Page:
Monday, May 23, 2011

Robert Todd Lincoln and the Ironic

Robert Todd Lincoln has the rather grim distinction of being a kind of Presidential death magnet. Although he wasn’t present at his father’s assassination [he was  in the White House that night playing cards with one of his father’s secretaries] he was an eye witness to Garfield’s assassination in 1881, and was at the same World’s Fair where McKinley was assassinated in 1901. He was also saved from a train accident by Edwin Booth the brother of his father’s killer, John Wilkes Booth.

Lincoln parallels

-    with John F. Kennedy
Lincoln was elected to the House of Representatives in 1846; JFK in 1946
Lincoln was elected President in 1860; JFK in 1960.
Lincoln's successor was his Vice President a Southerner named Johnson born in 1808;
Kennedy’s successor was his Vice President a Southerner named Johnson born in 1908.
-    with Barack Obama
Lincoln was the first President elected from Illinois; Obama the second.
Both were virtually unknown in the country as well as in their respective parties 24 months before they won the White House.
The heir apparent to their party’s presidential nomination was the senator from New York [William Seward and Hillary Clinton respectively] each of whom was then named Secretary of State.
Each had two young children on entering the White House although Lincoln’s two young boys were far more rambunctious – they would burst into Cabinet meetings to jump on their daddy’s lap; they would routinely charge a nickel ‘admission’ to members of the public who wished to see their father during what Lincoln called ‘Public Opinion Baths. Barack Obama’s two young girls, by contrast, have proven to be far more polite.

Abraham Lincoln & Leadership 101

Few leaders had as boundless a capacity to look past personal slights as Abraham Lincoln. In 1855 during the high-profile McCormick-Manny patent infringement case, Lincoln was co-council to the then-famous Edwin Stanton. He got the nod because it was felt that since the case was to be held in what was known as “the West,” a local, and successful trial lawyer from that region might prove useful. However, when Lincoln appeared in Cincinnati at the start of proceedings he was snubbed by Stanton who said he would not work with “such a damned, gawky, long-armed ape as that.”
Seven years later when Lincoln had become President he had to choose a new Secretary of War and went for Stanton – who hadn’t changed a bit: he had even taken to describing the President as “the original gorilla” – [Charles Darwin’s Origin of Species had been published three years earlier]. Lincoln knew what Stanton thought of him, of course, but none of that mattered - holding grudges, he said, just didn’t pay. Besides, Stanton was a Union man through and through, he was a wizard as an administrator, and a prodigious worker. With time the appointment proved to be a stroke of genius. In addition, Lincoln, a Republican, solidified bi-partisan support for the war effort in appointing Stanton, a Democrat, to such a crucial cabinet post.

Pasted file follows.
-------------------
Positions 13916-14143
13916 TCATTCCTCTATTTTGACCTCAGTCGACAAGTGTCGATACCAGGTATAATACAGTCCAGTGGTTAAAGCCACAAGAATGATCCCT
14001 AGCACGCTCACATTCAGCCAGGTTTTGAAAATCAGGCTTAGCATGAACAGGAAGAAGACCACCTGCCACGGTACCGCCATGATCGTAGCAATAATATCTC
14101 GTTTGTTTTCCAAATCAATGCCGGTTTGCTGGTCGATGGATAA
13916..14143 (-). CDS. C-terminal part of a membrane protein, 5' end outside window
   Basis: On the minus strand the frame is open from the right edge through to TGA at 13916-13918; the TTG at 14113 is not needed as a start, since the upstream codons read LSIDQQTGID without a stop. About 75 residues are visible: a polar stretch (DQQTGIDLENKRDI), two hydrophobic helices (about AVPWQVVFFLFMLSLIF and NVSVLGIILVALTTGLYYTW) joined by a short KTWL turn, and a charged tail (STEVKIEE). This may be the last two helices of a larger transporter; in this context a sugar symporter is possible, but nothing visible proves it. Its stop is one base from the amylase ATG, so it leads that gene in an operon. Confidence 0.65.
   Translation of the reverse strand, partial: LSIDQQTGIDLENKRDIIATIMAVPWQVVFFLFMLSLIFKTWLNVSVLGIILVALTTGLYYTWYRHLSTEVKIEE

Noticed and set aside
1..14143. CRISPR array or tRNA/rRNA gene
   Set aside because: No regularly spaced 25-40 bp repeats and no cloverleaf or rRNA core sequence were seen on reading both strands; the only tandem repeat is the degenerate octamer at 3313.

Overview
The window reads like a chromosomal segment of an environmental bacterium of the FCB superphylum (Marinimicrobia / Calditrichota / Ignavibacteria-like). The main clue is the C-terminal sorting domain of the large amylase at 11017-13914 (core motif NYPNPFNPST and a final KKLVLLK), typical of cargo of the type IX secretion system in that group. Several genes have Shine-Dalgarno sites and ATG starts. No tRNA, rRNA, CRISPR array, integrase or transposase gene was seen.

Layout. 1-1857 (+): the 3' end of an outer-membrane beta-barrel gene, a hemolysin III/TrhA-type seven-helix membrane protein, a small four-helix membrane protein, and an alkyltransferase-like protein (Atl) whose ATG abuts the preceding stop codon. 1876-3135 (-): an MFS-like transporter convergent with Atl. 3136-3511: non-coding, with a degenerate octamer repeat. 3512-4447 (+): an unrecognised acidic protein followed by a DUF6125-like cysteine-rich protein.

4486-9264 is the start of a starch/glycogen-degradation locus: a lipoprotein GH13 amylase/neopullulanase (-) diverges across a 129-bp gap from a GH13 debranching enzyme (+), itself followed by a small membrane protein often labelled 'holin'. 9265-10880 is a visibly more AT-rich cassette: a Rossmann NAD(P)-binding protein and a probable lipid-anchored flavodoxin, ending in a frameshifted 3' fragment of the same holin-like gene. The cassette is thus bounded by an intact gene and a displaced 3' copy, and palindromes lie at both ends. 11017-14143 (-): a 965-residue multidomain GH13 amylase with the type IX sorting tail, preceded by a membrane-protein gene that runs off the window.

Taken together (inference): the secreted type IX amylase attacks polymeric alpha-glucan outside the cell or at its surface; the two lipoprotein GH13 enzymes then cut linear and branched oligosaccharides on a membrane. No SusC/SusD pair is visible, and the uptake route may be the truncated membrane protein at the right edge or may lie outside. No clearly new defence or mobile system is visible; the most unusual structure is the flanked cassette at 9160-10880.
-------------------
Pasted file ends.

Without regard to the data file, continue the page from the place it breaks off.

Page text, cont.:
Saturday, May 21, 2011

Toastmasters and the cookie jar

Toastmasters is all about growth, and growth takes you to places you never would have dreamed of. A few years ago I competed in a Toastmaster International speech contest at the Division level. I lost. I was told afterwards it was 7 minutes 34 seconds when 7’ 30” is the max allowed – those four big ones did me in!

The title was intriguing: “Lincoln was a Loser.” The speech was, now that I look back on it, a flawed product. Although succinct and interesting as I thought, the speech was also too much a condensed history lecture.

When I got a job teaching in a state prison the Lincoln connection surfaced yet again [quality, like cream, always manages to make its way to the top, doesn’t it?]. This man proved a wonderful ‘fit’ for guys who, like Lincoln, started out two whispers above zero, so I made Lincoln into a kind of subliminal role model for my students. That led to the book I recently published entitled “Lincoln 365” which, now that I am retired, is the linchpin for a post-retirement public speaking career.

My point is, you don’t learn the art of public speaking at Toastmasters in order to speak at Toastmasters any more than you bake cookies to put them in a cookie jar. There’s a world out there crying for what you and I are passionate about. And if you’re not honoring your own passions, why are you taking up space on this planet?

Arnold Kunst

Does getting speech contest coaching unfairly tilt the playing field?

"What restaurant should I go to?" "Should I marry this person?" "Is my boss being fair to me when he seems so harsh?" 'Should I buy into Linkedin's IPO at this price?" When we ask questions of others, whether we realize it or not we're getting coached.  Getting marital advice from someone divorced ten times sounds really stupid.  On the other hand, if it's a big decision, getting coached by somebody who is an expert in the field sounds really smart. Why should public speaking somehow follow a different rule? If I wish to compete in a Toastmasters speech contest and could convince a World Champion of Public Speaking to give me a few pointers I'd be there in a heartbeat. And if I beat you out as a result, then you should find yourself someone like Darren Lacroix so you could even the playing field. But don't cry in your beer because I found a Darren and you didn't!

Arnold Kunst